- When it Comes to Environmental Policy, Facts Should Still Matter - December 5, 2019
- Was There Another Reason for Electricity Shutdowns in California? - November 12, 2019
- Reconsidering the Virtues of Recycling - September 26, 2019
Ah, me. It seems that I wrote a post herebouts that was intended to hold AGW-panickers like Michael Mann to something of a standard, that standard being that they should have an obligation to show that their theories are pretty darn reliable and consistent with real world evidence.
In my day job, dealing with air quality science and regulations, that’s the kind of standard I am held to by the EPA, and it seems reasonable to expect that people who expect us to change our entire way of life in deference to a theory should be held to the same kind of standard. In attempting to make that point, I used the word that Mann had used – “proof” – and that it is of course that is the word that Mann’s supporters seized upon to demonstrate what an utter pratt I am.
Which is fair enough. I can take criticism as well as the next guy and, being on the industry side of things in the day job, I routinely get called everything from a liar to a baby-killer when trying to help my clients through the ever-more complicated EPA maze. Hell, feel free to make Jerry Sandusky jokes about me if you wish. I’ve developed a considerably thicker skin over the years than your average climatologist.
Anyway, the point of my particular screed was not to reaffirm the difference between Chesterson’s (rather obvious) point that two plus two equals four because there can be no other result, and the scientific need for proof in our discipline’s eternal search for truth. It was to re-emphasize the fact that offering evidence that your particular hypothesis approaches reality is even more important in the scientific sphere. Such evidence is not to be despised, but rather to be embraced.
This particular observation garnered the expected middle-finger salute among many on the left, which (as noted) is both peachy and keen in the scheme of things. Having been raised with five rambunctious siblings, I rather enjoy a heated discussion. But one of the criticisms came from an unexpected, but most welcome, source: astronomer Phil Plait.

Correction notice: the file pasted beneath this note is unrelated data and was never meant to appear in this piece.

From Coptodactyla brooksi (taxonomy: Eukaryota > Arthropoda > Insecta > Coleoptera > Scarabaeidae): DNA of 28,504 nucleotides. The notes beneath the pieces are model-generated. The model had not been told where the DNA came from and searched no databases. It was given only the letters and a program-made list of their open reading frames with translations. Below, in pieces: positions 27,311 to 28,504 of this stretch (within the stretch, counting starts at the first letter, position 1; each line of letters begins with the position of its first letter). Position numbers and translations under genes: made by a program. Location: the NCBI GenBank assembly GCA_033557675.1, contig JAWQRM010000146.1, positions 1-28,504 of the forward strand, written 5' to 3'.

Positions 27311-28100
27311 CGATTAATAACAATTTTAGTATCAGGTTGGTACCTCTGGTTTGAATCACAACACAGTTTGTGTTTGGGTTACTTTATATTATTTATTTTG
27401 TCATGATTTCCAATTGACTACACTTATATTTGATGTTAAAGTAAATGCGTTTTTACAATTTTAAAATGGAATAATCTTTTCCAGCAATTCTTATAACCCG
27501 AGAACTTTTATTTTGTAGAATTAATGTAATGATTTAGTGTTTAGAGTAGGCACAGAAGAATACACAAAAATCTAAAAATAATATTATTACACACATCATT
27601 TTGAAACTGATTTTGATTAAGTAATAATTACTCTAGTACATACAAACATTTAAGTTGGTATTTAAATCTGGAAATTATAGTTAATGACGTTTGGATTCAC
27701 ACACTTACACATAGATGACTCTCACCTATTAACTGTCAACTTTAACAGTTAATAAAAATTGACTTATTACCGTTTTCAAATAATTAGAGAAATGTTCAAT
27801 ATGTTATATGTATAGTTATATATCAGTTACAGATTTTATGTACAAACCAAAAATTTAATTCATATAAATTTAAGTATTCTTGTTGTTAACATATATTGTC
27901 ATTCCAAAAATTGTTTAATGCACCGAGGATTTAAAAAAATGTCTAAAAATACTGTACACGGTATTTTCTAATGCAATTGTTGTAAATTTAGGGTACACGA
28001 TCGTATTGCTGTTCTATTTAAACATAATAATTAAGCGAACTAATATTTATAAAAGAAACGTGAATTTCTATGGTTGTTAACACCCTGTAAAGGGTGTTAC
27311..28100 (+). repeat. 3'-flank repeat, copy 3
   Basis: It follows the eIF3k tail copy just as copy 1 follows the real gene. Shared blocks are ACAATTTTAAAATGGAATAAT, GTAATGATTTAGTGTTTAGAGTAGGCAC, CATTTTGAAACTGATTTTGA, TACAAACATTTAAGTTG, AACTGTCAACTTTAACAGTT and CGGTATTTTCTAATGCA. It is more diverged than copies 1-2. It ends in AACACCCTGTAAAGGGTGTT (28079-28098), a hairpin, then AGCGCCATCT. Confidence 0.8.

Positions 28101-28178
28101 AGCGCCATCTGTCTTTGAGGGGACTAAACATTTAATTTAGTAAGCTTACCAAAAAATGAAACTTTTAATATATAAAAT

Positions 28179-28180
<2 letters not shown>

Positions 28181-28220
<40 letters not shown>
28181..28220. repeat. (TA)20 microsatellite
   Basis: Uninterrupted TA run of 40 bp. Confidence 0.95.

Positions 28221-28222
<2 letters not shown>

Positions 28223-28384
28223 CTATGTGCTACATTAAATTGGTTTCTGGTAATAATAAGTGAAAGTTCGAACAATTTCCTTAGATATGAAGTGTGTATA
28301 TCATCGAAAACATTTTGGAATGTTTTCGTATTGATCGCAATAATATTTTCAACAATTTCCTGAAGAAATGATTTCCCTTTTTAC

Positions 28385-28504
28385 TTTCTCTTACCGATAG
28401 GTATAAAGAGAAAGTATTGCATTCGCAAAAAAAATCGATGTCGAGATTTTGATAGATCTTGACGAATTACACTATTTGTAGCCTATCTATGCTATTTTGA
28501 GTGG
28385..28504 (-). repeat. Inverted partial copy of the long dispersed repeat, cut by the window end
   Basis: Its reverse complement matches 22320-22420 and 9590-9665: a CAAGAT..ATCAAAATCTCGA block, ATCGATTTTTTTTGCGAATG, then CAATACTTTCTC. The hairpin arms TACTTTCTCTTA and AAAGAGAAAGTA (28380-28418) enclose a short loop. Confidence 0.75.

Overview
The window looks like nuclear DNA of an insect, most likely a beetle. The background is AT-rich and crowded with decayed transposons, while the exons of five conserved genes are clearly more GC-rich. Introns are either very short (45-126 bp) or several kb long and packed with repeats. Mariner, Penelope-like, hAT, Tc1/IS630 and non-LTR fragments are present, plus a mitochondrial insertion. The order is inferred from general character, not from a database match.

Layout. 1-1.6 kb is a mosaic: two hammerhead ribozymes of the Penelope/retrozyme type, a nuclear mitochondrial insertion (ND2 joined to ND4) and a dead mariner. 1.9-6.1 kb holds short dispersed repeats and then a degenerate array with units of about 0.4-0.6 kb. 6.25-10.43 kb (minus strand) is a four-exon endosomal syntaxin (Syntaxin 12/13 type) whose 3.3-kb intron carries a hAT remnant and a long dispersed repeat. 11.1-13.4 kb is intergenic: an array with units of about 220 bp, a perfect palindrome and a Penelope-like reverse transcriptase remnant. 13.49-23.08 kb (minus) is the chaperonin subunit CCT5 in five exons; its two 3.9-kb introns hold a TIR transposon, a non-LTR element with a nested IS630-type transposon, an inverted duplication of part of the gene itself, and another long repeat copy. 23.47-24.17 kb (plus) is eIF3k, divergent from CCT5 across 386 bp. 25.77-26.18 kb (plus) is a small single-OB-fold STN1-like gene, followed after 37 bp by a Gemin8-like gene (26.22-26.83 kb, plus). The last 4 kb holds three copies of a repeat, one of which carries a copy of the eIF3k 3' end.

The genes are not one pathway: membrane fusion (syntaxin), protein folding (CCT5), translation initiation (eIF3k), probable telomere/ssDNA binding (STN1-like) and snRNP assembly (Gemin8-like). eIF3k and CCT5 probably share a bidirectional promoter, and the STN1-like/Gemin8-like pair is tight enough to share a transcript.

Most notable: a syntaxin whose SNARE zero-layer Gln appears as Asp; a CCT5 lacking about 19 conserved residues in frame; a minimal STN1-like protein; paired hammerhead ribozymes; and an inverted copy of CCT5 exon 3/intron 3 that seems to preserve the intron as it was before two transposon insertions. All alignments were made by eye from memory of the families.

Let me begin by saying that (although I don’t know the man personally) I really like Phil Plait and I absolutely love his work. When he started his “Bad Astronomy” website, I was a quick fan. Phil has an obvious passion for science in general and for his particular branch of science in particular. Moreover, he has a talent for communication that many in the sciences lack.
Phil’s work began with pointing out errors in film and television related to science — things like the impossibility of seeing a galaxy actually spinning in Return of the Jedi, or of Bruce Willis actually blowing up an asteroid in Armageddon are examples of his earliest observations. And Phil explained those errors in a very accessible, entertaining manner. His goal, it was obvious, was not to dump on Hollywood, but rather to entertain and create some fun teaching moments.
Over the years, he’s had a number of television appearances and has taken his Bad Astronomy franchise over to Slate. Good for Phil.
I feel (although he will certainly shudder to hear it, since I’m a “denier” it appears) a certain kinship with Phil. (And should I deny being a denier, does that prove the point, refute it, or make one’s head explode in a Kirk vs. Mudd’s Women moment? Just wondering.) Let me make the case that we might be on the same page.